Pablo Picasso was like a bull, very strong willed, always looking for new challenges and never satisfied with his achievements. He had an insatiable appetite for creating new ideas and for loving the many women in his life. At the age of 5 he could draw brilliantly and by the time he was a teenager his paintings would not have looked out of place next to Rembrandt’s. By the age of 19 he was asking ‘why should I paint like this for the rest of my life?’ so he abandoned academic painting and set about developing his own ideas and ways of painting and, as a consequence, completely changed the course of art in the 20th century.
Let’s look at his life and work how it might be used in the classroom to stimulate debate. Picasso is a confident, extrovert character who works extremely hard and is constantly looking for new challenges, yet his personal life is full of contradictions. Here are some general points that could be made.
Never Giving Up
Picasso was always looking for new ways of creating art. He thrived on change and on never being satisfied with the ordinary. Every obstacle became a new challenge and often resulted in his painting or sculpture taking off in a new direction. “I am always doing the things I can’t do, because that is how I get to do them.”
Being Confident with his own Ideas
Picasso could create great art from the most obscure items, forcing us to look at the world in new ways. He once placed a pair of bicycle handlebars above a bicycle seat and called it a bull – it does look like a bull! He ignored the ridicule from doubters because he believed his own ideas were something special. He was not a person to be racked by self doubt in regard to his work.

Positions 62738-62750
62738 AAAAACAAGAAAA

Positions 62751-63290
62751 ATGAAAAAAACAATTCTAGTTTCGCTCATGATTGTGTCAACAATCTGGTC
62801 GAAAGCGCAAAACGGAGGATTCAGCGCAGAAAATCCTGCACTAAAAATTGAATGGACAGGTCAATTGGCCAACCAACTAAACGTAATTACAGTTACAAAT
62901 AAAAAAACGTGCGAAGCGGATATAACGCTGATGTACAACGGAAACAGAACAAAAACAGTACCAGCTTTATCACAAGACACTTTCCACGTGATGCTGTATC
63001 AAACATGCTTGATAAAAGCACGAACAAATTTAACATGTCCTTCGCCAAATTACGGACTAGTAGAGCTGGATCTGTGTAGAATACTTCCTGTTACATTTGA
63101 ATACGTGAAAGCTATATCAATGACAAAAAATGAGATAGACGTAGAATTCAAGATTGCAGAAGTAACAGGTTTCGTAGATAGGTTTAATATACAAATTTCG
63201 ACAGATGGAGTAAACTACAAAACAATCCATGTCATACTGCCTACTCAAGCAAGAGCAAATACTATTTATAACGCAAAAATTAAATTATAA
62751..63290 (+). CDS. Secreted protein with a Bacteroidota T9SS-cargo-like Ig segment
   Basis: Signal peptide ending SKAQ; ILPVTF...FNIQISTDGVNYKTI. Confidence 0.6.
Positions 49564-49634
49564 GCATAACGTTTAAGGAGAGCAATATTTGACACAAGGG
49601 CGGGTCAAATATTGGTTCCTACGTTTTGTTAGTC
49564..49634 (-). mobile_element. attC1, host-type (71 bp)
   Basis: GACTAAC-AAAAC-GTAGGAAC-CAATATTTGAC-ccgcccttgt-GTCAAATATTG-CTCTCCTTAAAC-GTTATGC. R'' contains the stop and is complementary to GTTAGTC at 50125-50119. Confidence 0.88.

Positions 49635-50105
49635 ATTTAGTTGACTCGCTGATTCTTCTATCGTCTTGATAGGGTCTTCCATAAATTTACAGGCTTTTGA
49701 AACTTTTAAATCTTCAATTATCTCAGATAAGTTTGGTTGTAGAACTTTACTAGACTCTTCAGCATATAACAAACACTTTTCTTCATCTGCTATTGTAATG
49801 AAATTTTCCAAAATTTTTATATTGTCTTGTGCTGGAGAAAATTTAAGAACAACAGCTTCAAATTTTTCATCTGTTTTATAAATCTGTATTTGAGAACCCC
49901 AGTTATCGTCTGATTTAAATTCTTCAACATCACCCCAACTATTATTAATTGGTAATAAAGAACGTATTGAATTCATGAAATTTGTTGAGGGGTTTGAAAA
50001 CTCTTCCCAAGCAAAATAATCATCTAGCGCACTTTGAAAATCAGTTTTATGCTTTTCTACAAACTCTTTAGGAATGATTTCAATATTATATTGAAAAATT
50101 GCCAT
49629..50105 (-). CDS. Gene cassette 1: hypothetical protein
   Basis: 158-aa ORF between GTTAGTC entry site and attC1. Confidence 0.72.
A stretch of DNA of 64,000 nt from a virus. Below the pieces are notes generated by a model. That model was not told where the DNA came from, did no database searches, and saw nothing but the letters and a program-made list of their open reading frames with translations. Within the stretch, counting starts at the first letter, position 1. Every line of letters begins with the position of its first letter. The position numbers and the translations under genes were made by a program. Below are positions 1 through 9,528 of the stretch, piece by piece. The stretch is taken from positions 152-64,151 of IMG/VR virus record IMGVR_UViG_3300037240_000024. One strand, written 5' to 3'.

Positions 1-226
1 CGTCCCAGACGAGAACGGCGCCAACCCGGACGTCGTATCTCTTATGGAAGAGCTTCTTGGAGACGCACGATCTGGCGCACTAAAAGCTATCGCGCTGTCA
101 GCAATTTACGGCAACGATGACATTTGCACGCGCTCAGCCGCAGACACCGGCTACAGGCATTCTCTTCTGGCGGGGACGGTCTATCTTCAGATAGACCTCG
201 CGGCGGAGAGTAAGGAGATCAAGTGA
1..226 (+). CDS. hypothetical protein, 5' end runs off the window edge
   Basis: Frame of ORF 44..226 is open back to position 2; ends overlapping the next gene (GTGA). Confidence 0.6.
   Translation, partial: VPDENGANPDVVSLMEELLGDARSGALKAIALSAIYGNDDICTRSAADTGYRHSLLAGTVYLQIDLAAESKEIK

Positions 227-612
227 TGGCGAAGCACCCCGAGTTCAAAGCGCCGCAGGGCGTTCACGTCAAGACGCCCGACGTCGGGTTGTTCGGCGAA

Not resting on his Laurels
No sooner had Picasso mastered a style than he changed it. He was not an artist who on finding a brilliant idea milked it for all it was worth. He would develop the idea, but when it no longer inspired him he would drop it and move on to something new. ‘To copy others is bad, but to copy oneself is far worse.”
Picasso was like Mozart in that he a child prodigy. By the time he is a teenager he is painting like an ‘old master’, by 27 he has embarked on his Cubist style and has changed the course of art history. Picasso’s famous phrase, ‘I do not paint what I see I paint what I know’ explains a lot about his work. His work is about self-analysis, about how he feels about something as opposed to how it is seen. Compare paintings of Marie Therese Walter at the height of hi affair with her, with those paintings of Dora Maar at the end of their affair. In one his brush strokes curve sensuously around the painting exuding passion, in the other the brush marks are angular, aggressive and display dramatic violence. He sometimes paints from more than one viewpoint, making us work out from ‘clues’ in the painting what the theme of the painting is about.
Never just look at a Picasso and ask ‘what is it supposed to be?’ Try to look beyond the surface of the painting, look for clues, imagine different viewpoints and imagine you are in the painting. Picasso wants you to work with him, because he is not going to give you the full story. A great example is a painting he did of Olga and his son Paulo. The painting depicts Olga as a very well built, statuesque figure of almost giant proportions, holding her baby son who is giggling at her. We know Olga was a ballerina, tall slim and very elegant, not at all how Picasso depicted her. So why did he paint her so big, look at the painting from the child’s point of view and the whole thing makes sense.
Filbert:artist in school brings the great artists such as Van Gogh, Picasso, Warhol, Monet and many others to life in your classroom with wonderful interactive and practical art workshops.